Appeal from the Circuit Court of Rock Island County; the Hon.
Clark C. Barnes, Judge, presiding.
JUSTICE ALLOY DELIVERED THE OPINION OF THE COURT:
This is an appeal by defendants John Deere Company and Deere & Company (hereinafter Deere) from the trial court's dismissal, without prejudice, of plaintiff's action on plaintiff's motion for dismissal without prejudice. (Ill. Rev. Stat. 1981, ch. 110, par. 2-1009.) The focus of this appeal is section 2-1009:
"Voluntary dismissal. (a) The plaintiff may, at any time before trial or hearing begins, upon notice to each party who has appeared or each such party's attorney, and upon payment of costs, dismiss his or her action or any part thereof as to any defendant, without prejudice, by order filed in the cause. Thereafter the plaintiff may dismiss, only on terms fixed by the court * * *." (Ill. Rev. Stat. 1983, ch. 110, par. 2-1009.)
Pertinent facts on appeal are that both parties appeared for commencement of trial in this action on March 14, 1983. The trial court heard and ruled upon a variety of motions, including motions in limine by both parties. Those matters were heard prior to the presentation of any evidence by either party, and prior to any opening arguments. After rulings on the preliminary motions, plaintiff's counsel moved to dismiss the suit, voluntarily and without prejudice, under section 2-1009 of the Code of Civil Procedure. The trial judge, after consideration of authorities presented and argument by counsel, dismissed the cause, on plaintiff's motion, without prejudice to refiling the same action. Defendants seek appellate review over the order dismissing the suit without prejudice.
We are met at the outset with the plaintiff's contention that this court lacks jurisdiction to review that order, because it was not a final, appealable order of the circuit court. We reluctantly agree, based upon the decisions by the Illinois Supreme Court in Flores v. Dugan (1982), 91 Ill.2d 108, 435 N.E.2d 480, and Wold v. Bull Valley Management Co. (1983), 96 Ill.2d 110, 449 N.E.2d 112. While both of those cases dealt with dismissals for lack of prosecution, the basis for decision in the majority opinions applies as well to voluntary dismissals, without prejudice, on plaintiff's own motion. In Flores, the majority stated:
"A final judgment has been defined as a determination by the court on the issues presented by the pleadings which ascertains and fixes absolutely and finally the rights of the parties in the lawsuit. [Citations.] We have also stated on many occasions that a judgment is final if it determines the litigation on the merits so that, if affirmed, the only thing remaining is to proceed with the execution of the judgment. [Citations.] The order or judgment in this case, dismissing the cause for want of prosecution, is not a final order since the plaintiffs had an absolute right to refile the action against the same party or parties and to reallege the same causes of action. [Citations.]" Flores v. Dugan (1982), 91 Ill.2d 108, 112-13.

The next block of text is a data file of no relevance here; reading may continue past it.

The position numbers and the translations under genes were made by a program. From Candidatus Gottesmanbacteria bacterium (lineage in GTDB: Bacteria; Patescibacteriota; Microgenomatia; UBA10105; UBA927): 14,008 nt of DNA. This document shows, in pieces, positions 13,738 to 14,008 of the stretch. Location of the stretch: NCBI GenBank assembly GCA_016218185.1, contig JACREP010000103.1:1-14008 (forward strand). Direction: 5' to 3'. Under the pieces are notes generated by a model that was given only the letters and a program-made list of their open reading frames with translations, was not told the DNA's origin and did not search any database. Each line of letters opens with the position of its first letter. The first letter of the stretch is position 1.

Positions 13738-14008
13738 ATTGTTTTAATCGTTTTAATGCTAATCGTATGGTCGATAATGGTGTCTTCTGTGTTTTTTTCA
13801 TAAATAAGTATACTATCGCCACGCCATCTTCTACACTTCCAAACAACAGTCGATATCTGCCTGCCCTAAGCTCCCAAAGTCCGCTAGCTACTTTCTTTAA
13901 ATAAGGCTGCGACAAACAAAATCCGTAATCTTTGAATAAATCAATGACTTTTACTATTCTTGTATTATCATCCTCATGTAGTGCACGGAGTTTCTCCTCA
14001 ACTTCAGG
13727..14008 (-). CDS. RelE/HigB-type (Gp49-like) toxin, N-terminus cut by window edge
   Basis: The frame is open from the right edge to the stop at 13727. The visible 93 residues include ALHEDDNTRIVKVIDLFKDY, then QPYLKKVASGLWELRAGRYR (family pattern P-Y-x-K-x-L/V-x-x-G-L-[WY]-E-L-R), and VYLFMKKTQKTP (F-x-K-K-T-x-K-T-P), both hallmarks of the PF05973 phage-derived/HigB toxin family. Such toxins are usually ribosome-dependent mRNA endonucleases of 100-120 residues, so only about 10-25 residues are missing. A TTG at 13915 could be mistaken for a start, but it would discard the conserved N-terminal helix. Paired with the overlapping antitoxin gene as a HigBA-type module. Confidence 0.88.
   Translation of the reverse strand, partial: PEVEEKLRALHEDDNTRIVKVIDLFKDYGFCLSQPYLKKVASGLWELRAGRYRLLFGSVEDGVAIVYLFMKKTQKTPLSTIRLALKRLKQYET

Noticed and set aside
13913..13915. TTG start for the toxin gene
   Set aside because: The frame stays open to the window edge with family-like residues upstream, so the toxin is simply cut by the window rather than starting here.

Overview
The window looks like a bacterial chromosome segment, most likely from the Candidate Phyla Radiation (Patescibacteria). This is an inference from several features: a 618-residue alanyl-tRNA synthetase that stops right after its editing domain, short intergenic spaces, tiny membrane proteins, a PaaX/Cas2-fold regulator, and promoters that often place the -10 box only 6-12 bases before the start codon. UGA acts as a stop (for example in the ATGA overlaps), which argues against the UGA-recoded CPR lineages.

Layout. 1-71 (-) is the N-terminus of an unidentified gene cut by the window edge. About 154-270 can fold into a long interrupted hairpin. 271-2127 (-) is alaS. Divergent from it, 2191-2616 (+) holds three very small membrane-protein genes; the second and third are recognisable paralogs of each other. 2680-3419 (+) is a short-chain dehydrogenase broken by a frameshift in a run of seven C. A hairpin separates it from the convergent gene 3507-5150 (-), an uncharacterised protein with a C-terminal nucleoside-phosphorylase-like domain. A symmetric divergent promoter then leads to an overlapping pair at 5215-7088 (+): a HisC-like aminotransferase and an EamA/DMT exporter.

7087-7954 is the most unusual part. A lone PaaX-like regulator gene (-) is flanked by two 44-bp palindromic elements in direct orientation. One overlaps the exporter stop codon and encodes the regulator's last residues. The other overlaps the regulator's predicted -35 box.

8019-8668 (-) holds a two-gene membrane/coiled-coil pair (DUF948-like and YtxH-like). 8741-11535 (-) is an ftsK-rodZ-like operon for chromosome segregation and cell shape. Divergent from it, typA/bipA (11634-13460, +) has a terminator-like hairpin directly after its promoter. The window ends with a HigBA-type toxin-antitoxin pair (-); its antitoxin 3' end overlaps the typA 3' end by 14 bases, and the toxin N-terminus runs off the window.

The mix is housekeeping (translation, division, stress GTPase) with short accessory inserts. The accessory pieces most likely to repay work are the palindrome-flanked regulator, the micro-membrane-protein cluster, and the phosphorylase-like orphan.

In Wold v. Bull Valley Management Co. (1983), 96 Ill.2d 110, 112, 449 N.E.2d 112, the court reaffirmed its position, quoting with approval the above language from the Flores opinion.
In the instant case, both the language of section 2-1009 and the specific direction of the trial court in its order of dismissal permits the plaintiff to refile the action against the same defendants and to reallege the same cause of action. Furthermore, in the instant case there has been no determination of the issues and fixing absolutely and finally the rights of the parties in the lawsuit, nor has there been any determination on the merits, so that all that remains is execution of the judgment. Although this court is inclined to agree with the dissenters in Flores, the Illinois Supreme Court has spoken on the matter, and the basis of that decision controls the instant case.